DHS evaluates all applications in the preliminary screening process 
to determine which applications best address the program's announced 
funding priorities. This preliminary screening evaluates and scores the 
applicants' answers to the activity specific questions. Applications 
containing multiple activities will be given prorated scores based on 
the amount of funding requested for each activity. The best 
applications as determined in the preliminary step are deemed to be in 
the ``competitive range.''
    Once the competitive range is established DHS will review the list 
of applicants that are not included in the competitive range to 
determine if any of those applicants are responsible for protecting 
DHS-specified critical infrastructure or key resources. If it is 
determined that an applicant has responsibility for protecting one or 
more critical infrastructure or key resources but is not included in 
the competitive range, DHS will determine whether it is appropriate to 
place that application before the peer review panel due to the 
importance of its mission to protect these critical resources. Adding 
additional applications to peer review will not affect the number of 
applications that would have been reviewed by the peer reviewers or 
otherwise undermine the process used to determine the competitive 
range. Peer review panelists will not be aware of which applications 
may have been added to the universe of applications at panel as a 
result of this initiative. All applications will be peer reviewed 
against the criteria described in this document.
    All applications in the competitive range are subject to a second 
level review by a technical evaluation panel made up of individuals 
from the fire service including, but not limited to, firefighters, fire 
marshals, and fire training instructors. The panelists will assess the 
application's merits with respect to the clarity and detail provided 
about the project, the applicant's financial need, the project's 
purported benefit to be derived from the cost, and the effectiveness of 
the project to enhance the health and safety of the public and fire 
service personnel.
    Using the evaluation criteria included here, the panelists will 
independently score each application before them and then discuss the 
merits and shortcomings of the application in an effort to reconcile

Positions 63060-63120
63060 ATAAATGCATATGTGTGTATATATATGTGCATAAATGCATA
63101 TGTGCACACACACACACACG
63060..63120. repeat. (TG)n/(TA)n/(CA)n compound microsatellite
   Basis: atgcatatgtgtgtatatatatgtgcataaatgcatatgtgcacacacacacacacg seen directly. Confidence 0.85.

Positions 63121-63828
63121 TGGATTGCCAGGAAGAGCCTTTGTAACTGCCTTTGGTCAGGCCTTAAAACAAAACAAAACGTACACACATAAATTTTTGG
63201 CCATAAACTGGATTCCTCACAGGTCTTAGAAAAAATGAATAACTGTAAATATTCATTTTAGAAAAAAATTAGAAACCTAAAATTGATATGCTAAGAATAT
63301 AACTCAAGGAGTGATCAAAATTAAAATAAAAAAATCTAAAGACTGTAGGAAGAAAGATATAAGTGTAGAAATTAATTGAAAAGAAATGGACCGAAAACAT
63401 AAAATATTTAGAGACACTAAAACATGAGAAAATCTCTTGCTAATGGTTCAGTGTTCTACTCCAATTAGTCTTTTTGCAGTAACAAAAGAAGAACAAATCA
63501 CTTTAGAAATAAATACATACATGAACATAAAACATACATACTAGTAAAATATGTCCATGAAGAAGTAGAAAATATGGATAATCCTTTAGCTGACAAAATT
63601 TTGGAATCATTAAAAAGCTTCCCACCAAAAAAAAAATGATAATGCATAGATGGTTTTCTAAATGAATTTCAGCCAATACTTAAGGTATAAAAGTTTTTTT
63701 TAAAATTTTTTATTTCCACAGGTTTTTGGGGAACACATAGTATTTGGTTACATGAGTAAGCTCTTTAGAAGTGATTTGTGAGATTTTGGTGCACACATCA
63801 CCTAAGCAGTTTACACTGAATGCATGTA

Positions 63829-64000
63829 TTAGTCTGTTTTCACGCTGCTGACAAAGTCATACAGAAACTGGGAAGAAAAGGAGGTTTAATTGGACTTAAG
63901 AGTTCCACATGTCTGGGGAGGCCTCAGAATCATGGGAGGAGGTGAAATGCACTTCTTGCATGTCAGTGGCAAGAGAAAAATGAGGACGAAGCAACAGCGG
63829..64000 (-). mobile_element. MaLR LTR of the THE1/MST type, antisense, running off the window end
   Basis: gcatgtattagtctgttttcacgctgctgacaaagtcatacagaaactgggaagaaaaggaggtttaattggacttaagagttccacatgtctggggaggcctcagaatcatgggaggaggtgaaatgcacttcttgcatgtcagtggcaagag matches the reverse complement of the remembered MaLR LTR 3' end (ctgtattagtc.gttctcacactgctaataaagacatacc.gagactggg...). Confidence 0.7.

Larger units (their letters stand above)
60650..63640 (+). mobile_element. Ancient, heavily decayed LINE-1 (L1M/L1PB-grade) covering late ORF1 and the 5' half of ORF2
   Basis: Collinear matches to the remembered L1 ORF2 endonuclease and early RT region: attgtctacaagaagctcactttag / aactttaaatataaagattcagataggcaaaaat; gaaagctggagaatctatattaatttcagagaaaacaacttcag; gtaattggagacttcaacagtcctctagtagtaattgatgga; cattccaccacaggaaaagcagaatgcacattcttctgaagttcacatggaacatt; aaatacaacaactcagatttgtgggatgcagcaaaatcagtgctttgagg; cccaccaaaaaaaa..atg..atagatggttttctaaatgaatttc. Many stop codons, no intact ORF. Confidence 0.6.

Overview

any major discrepancies. A consensus on the score is not required. The 
panelists will assign a score to each of the elements detailed above. 
DHS will then consider the highest scoring applications resulting from 
this second level of review for awards. Applications that involve 
interoperable communications projects will undergo a separate review by 
the State Administrative Agency to assure that the communications 
project is consistent with the Statewide Communications 
Interoperability Plan (SCIP). If the State determines that the project 
is inconsistent with the State SCIP, the project will not be funded.
    After the completion of the reviews, DHS will select a sufficient 
number of awardees from this application period to obligate all of the 
available grant funding. DHS will announce the awards over several 
months and will notify non-successful applicants as soon as feasible. 
DHS will not make awards in any specified order, i.e., not by State, 
program, nor any other characteristic.
    Modification to facility projects (including renovations associated 
with equipment installations) are subject to all applicable 
environmental and historic preservation requirements. Applicants 
seeking assistance to modify their facilities or to install equipment 
requiring renovations may undergo additional screening. Specifically, 
DHS is required to ascertain to what degree the proposed modifications 
and renovations might affect an applicant's facility relative to the 
National Environmental Policy Act, National Historic Preservation Act 
of 1966, National Flood Insurance Program regulations, and any other 
applicable laws and Executive Orders. No project that involves a 
modification to facility can proceed--except for project planning--
prior to formal written approval from DHS. If your award includes a 
modification to a facility, you are responsible for contacting the 
Program Office so you can be given direction on how to proceed. 
Noncompliance with these provisions may jeopardize an applicant's award 
and subsequent funding.

Criteria Development Process

    Each year, DHS conducts a criteria development meeting to develop 
the program's priorities for the coming year. DHS brings together a 
panel of fire service professionals representing the leadership of the 
nine major fire service organizations:
     Congressional Fire Service Institute (CFSI),
     International Association of Arson Investigators (IAAI),
     International Association of Fire Chiefs (IAFC),

[[Page 17975]]

     International Association of Firefighters (IAFF),
     International Society of Fire Service Instructors (ISFSI),
     National Association of State Fire Marshals (NASFM),
     National Fire Protection Association (NFPA),
     National Volunteer Fire Council (NVFC), and
     North American Fire Training Directors (NAFTD).
    The criteria development panel is charged with making 
recommendations to the grants program office regarding the creation 
and/or modification of program priorities as well as development of 
criteria and definitions as necessary.
    The governing statute requires that DHS publish each year in the 
Federal Register the guidelines that describe the application process 
and the criteria for grant awards. DHS must also include an explanation 
of any differences between the published guidelines and the 
recommendations made by the criteria development panel. The guidelines 
and the statement regarding the differences between the guidelines and 
the criteria development panel recommendations must be published in the 
Federal Register prior to making any grants under the program. 15